What makes a relatively sane person decide to open a recording studio? Is it the thought of earning money? Dealing crack is a more lucrative and rational method of meeting fine people and turning a quick buck. Is it the thrill of being able to record your own music for free? This is certainly a seductive fringe benefit, but has little to do with being able to run a successful business enterprise, a full time job. Is it love of music? You guessed it. What else would lure a musician into catering to a clientele who, folding-money wise, fall into what can be discretely called the entry-level tax bracket? From 1990 to 1995 I ran and owned a studio in Seattle called Inside Productions, first as an eight--and then a sixteen-track. In those five years I recorded, among the fluff and crud, some truly great music and songs, music I was proud to have put on tape. I also learned an immense amount regarding human nature, taxes, (city, county, state and federal), business licenses, fire marshalls, finding your niche (or not) in a very crowded field, and dealing with the unique mindset of the personality type known as a 'musician.'
A Little Background
Lest you think I don't understand musicians, not true. I are one. Raised in Gainesville, Florida, I lived in Los Angeles for 13 years, nine of which I spent in a band some of you older readers may remember, The Motels. I played keyboard and saxophone. We made five albums, had a couple Top Ten singles ('Only the Lonely,' 'Suddenly last Summer'). I moved to Seattle not interested in playing professionally, but still wanting to be a part of the music scene. Why not open a studio? I already had some equipment: a Tascam 38 eight track, a 16-channel board (an ergonomic nightmare called the Studiomaster Stellarmix), and a few SM-57s. Did I want to go big-time with the equipment, or stay small and find my niche? I needed to find out what was out there first, so I first called up, then visited most of the studios in the area (12) posing as a producer. Everyone graciously showed me their equipment and let me know how much their special block rates were. I quickly determined there was plenty of 24 track studios, and many others with expensive equipment not being used very much. Only a few studios had genuine engineers with a true audio background. I also discovered that studios fell into two distinct categories: big, expensive, professional looking ones, and small, cheap studios that weren't so good and looked like shit. Bingo! Why not open a studio that was reasonably priced, yet looked clean and neat--resembling neither a crashpad nor a science lab. Inside Productions was born. I needed a location.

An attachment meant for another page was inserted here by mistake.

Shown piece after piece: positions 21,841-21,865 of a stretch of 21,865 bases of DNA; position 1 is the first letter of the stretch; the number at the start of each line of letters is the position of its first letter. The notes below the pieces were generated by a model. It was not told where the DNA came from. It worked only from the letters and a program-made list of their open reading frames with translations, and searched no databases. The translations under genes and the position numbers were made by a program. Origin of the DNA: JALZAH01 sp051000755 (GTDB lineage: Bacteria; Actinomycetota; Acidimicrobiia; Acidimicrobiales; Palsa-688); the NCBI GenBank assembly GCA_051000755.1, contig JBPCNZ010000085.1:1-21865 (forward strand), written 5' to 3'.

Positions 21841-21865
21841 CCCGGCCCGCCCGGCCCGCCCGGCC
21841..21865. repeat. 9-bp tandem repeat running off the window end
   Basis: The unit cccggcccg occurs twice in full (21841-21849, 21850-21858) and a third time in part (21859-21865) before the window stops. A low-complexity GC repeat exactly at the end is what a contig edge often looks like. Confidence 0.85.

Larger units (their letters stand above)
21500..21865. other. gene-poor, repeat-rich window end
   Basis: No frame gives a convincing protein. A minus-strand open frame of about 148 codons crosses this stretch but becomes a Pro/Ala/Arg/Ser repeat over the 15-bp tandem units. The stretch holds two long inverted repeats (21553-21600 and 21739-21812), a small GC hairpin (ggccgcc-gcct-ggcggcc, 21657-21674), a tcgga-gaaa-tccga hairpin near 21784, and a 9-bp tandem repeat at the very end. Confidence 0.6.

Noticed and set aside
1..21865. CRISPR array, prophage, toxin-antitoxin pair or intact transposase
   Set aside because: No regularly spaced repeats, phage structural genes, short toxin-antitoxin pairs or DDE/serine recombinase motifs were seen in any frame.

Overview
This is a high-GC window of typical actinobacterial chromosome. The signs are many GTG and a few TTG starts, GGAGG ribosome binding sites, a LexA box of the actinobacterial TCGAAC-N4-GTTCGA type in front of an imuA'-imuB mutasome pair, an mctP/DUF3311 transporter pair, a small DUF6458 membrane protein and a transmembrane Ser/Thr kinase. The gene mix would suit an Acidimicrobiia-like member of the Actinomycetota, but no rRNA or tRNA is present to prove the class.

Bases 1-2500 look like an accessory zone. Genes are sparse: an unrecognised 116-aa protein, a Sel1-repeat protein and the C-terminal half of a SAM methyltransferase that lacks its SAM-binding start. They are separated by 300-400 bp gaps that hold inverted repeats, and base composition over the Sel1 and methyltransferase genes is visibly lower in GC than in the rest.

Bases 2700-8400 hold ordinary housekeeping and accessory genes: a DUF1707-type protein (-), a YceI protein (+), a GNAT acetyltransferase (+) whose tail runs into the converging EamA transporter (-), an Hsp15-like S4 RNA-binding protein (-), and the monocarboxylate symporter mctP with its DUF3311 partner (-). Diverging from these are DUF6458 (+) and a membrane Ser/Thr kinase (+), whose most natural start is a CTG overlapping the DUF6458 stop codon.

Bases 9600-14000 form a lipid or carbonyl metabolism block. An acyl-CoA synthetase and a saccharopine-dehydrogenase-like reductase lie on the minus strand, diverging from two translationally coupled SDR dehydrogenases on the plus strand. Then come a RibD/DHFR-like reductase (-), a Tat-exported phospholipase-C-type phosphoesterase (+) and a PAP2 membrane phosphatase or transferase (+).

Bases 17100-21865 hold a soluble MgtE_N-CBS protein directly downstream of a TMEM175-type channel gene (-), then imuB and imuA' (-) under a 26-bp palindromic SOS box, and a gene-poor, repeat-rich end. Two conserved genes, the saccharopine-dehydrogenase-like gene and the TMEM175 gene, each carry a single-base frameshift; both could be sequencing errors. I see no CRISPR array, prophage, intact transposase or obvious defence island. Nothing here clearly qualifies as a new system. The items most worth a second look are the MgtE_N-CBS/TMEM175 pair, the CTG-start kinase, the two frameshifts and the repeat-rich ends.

The Early Years
So, in 1991 I signed a lease for a 460 square foot office space in a business park in Bellevue, Washington. Outside, downshifting trucks were heard at all hours. Soundproof this. A capable electronic whiz and serious carpenter friend of mine, Frank Bry, said no problem: we covered the inside of the windows with stiff foam core insulation and sealed them tight, then built studs, added a double layer of sheetrock covered with brown fibreboard and Azonic acoustic foam. I stuffed the space above the drop ceiling with many rolls of fiberglass insulation. We covered the 10x15 tracking room walls with more Azonic foam--it came in 2x2 foot sheets faced with little foam pyramids, making the room sound deader than Julius Caesar. I ran an eight input snake I bought through Carvin (1-800-854-2235), above the drop ceiling to the other side of the office space.
The tracking room and the recording room were separated by a space occupied by a desk, an upright piano and a sofa. The tracking room, with the door closed, was completely isolated from where I ran the session, so couldn't see what went on inside. In order to have visual contact with the band, I bought a closed-circuit TV system for $300 from Costco, installed a fish-eye lens, mounted the camera in a corner of the tracking room, and voila!--I could see the band, but they couldn't see me. No 'band in a fishbowl' vibe. Clients liked being in the tracking room with no-one looking in at them. I was in business at $17 per hour. My first customer was a veterinarian's receptionist who sang along with a Karaoke tape. The thrill of operating a studio was finally mine.
How Do You Run this Stuff?
I had no technical background whatsoever. However, having made five albums in L.A. as well as working as a session player on records, I couldn't help but pick up some knowledge of recording. Luckily, the Motels had always worked with great engineers. Of our five albums, two were made with engineer-turned-producer Val Garay, who recorded all those James Taylor and Linda Rondstadt albums that helped usher in punk music in 1976. I watched how he recorded vocals, because he had it figured out. Val told me that mikes more or less looked the way they sounded, which makes sense if you think about it, skinny silver mikes pick up high end, big fat tube mikes are warm, etc.
Suspecting there was even more to be learned about recording I asked recording engineers, used common sense, read my equipment manuals and also...